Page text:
It's hard to claim that science fiction is an "underrated" genre. Our big budget movies are full of space expeditions and alien invasions, our TV shows are full of inexplicably cowboy-themed robots, and our popular YA series are full of dystopian future societies and cool teens with gadgets. Star Wars is back on the big screen and Star Trek is back on the CBS online streaming platform, or something. Comic conventions are bigger than ever. But for all the buzz that mainstream sci-fi is getting these days, there's a whole lot of weird, wild, and all around underrated science fiction literature that you may not have heard of. Here are a few brilliant, underrated sci-fi books that could really use some more love.
After all, part of the reason that people love science fiction is that it's, well... weird. Original. One of a kind. Out of the ordinary. Sure, there are plenty of sci-fi tropes that crop up over and over again (body snatchers, anyone?), but for the most part, the best sci-fi books are the ones that offer us new ideas. So if you're looking for a science fictional read that's a little ways off the beaten path, here are a few highly original, criminally undervalued science fiction novels:
'From These Ashes' by Fredric Brown
No time for a hefty sci-fi epic? Try Fredric Brown. He's a wildly underrated pulp fiction author from the mid-1900s, and he was writing flash fiction way before it was cool. Brown's mind-blowing stories, which can be as short as a few sentences, have inspired Star Trek episodes, real world scientists like Stephen Hawking, and other sci-fi and fantasy greats like Douglas Adams, Philip K. Dick, Stephen King, and Neil Gaiman.
'Fledgling' by Octavia E. Butler
Octavia E. Butler is remembered as one of the great innovators of science fiction, and rightly so. But her final novel, Fledgling, doesn't get nearly enough love: a "young" girl awakes alone, with no memories... and slowly begins to realize that she is not quite human in the way that other people are. Fledgling is a vampire story, sure, but it's not your typical paranormal romance. In this world vampires are not undead, but rather genetically modified, possibly alien creatures searching for the meaning of their own existence.
'Woman on the Edge of Time' by Marge Piercy
Everyone is sure that Consuela Ramos is insane. But Connie knows that she is completely, terrifyingly sane: it's just that she has the ability to communicate with the year 2137. And, as doctors try to persuade her that she's out of her mind, Connie begins to realize that she's the only person who can prevent humanity from hurtling towards an apocalyptic future. Woman on the Edge of Time is a feminist sci-fi classic, and all-too relatable for any woman who's had her experience called into question.
'Ringworld' by Larry Niven
Louis Wu is turning 200, but he barely looks a day over 30. He's healthy, wealthy, and incredibly bored—until he's abducted by the odd creatures known as Pierson's puppeteers, and offered a quest to find the distant Ringworld. So Louis finds himself teaming up with a cowardly puppeteer, a ferocious cat monster, and a genetically lucky human girl on one hell of a mid-life crisis road trip to the far reaches of the galaxy.
'How to Live Safely in a Science Fictional Universe' by Charles Yu
Charles Yu has written a science fiction book about Charles Yu, a man who lives inside a science fiction book. Confused? Good, because How to Live Safely in a Science Fictional Universe wants you to drop all your preconceived notions about science fiction at the door. Yu turns a classic time-travel-space-adventure story into a meta-fictional, deeply personal journey of self discovery, father-son relationships, and imaginary (but ontologically valid) dogs.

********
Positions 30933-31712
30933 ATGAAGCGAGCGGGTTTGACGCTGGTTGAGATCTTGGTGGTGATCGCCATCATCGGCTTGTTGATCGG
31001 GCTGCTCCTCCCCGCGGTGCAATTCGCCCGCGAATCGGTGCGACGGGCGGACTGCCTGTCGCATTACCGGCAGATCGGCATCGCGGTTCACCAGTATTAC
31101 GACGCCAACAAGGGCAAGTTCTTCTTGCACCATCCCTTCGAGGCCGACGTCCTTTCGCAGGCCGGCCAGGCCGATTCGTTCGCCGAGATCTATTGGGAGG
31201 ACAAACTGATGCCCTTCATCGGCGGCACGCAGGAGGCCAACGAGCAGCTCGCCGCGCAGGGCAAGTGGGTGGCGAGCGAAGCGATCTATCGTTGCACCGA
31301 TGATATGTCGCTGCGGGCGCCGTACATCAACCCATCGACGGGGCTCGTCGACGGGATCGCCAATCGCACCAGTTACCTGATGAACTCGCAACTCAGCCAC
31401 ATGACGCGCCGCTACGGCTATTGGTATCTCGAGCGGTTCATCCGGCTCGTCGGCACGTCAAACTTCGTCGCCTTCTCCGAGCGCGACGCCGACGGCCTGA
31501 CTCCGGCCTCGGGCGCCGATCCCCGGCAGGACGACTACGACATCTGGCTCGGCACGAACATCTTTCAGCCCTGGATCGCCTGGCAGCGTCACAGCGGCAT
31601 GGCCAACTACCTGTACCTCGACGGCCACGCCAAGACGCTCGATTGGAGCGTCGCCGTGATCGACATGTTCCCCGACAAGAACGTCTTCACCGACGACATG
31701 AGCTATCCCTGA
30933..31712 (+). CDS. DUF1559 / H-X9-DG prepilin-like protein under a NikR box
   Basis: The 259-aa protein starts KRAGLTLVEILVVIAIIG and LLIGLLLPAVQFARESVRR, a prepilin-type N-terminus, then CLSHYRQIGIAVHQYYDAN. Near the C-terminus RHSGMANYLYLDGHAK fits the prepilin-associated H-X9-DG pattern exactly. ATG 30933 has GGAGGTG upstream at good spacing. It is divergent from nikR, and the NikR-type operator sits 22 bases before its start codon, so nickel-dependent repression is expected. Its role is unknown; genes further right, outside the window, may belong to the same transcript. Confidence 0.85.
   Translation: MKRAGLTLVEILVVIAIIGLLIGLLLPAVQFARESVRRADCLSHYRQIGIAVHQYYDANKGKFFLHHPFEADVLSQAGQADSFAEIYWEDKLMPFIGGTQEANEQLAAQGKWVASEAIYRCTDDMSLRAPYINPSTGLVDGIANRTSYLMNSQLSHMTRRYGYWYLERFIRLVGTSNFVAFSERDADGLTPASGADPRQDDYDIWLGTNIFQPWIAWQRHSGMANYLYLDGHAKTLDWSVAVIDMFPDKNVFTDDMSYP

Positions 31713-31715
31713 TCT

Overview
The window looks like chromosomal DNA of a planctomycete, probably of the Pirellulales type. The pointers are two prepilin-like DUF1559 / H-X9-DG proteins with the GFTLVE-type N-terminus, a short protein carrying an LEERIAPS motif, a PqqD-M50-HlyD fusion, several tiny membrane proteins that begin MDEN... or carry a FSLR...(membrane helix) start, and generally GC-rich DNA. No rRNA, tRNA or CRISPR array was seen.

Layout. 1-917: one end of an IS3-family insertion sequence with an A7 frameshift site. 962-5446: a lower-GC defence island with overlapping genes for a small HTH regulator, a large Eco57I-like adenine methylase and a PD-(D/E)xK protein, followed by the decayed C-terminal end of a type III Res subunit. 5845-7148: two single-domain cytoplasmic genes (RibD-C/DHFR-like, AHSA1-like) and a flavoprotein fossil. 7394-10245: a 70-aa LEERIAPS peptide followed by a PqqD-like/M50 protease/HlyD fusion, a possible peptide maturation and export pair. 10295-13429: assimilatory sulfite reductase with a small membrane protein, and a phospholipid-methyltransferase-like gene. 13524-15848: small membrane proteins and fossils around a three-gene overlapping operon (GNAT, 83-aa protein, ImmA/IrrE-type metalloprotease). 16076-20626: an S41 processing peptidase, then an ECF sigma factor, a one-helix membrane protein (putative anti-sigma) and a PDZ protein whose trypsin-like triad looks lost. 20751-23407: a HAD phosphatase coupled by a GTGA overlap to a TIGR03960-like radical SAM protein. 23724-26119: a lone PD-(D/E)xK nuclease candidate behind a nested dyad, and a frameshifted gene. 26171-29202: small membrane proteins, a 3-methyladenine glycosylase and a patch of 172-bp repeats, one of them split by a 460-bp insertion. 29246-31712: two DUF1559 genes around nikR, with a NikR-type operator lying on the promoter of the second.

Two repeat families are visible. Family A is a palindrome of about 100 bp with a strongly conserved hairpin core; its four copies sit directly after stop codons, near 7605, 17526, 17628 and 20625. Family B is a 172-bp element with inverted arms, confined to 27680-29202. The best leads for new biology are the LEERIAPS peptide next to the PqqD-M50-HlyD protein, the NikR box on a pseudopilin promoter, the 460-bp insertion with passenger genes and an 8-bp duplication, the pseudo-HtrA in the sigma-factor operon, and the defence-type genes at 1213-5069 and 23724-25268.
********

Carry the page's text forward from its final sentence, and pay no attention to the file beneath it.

'Flatland: A Romance of Many Dimensions' by Edwin A. Abbott
For classic sci-fi weirdness, you could do a lot worse than Flatland. It's about a square (yes, as in the shape) who meets a sphere and slowly realizes that the world has far more dimensions than he thought. It's more of a philosophical thought exercise than a novel (although the square does have a personality), but it's a fascinating read for anyone who thinks there might be more to the universe than what the human mind can comprehend.
'The Ship Who Sang' by Anne McCaffrey
Helva is a brain in a jar in a spaceship, and she's just looking for love. That's more or less the premise of The Ship Who Sang, which is set in a dystopian future in which "disfigured" children are sealed inside of pods and turned into living computers. Rather than tell the story of some feisty rebels overturning this creepy government practice, though, the book just follows our plucky "brainship" Helva as she zips around the universe, going on adventures and crushing on cute boys.
'Salt Fish Girl' by Larissa Lai
Nu Wa is a shape-shifter in nineteenth-century China. Miranda is a human girl in the futuristic Pacific Northwest. Somehow, their stories are intensely intertwined, combining ancient Chinese mythology with virtual reality, cybernetically engineered factory workers, and walled cities controlled by corporations. It's a strange, beautiful mash up of hard sci-fi and magical realism, and it'll keep you captivated from the very first page.
'Strange Wine' by Harlan Ellison
Some of Harlan Ellison's stories bleed over from science fiction into fantasy into what-the-heck-is-even-happening-right-now. He's widely regarded as one of the greatest sci-fi authors ever, and if you're never stepped into his "nightside of the world," start with the short story collection Strange Wine. Here you'll find aliens, gremlins, angels of death, and everything in between.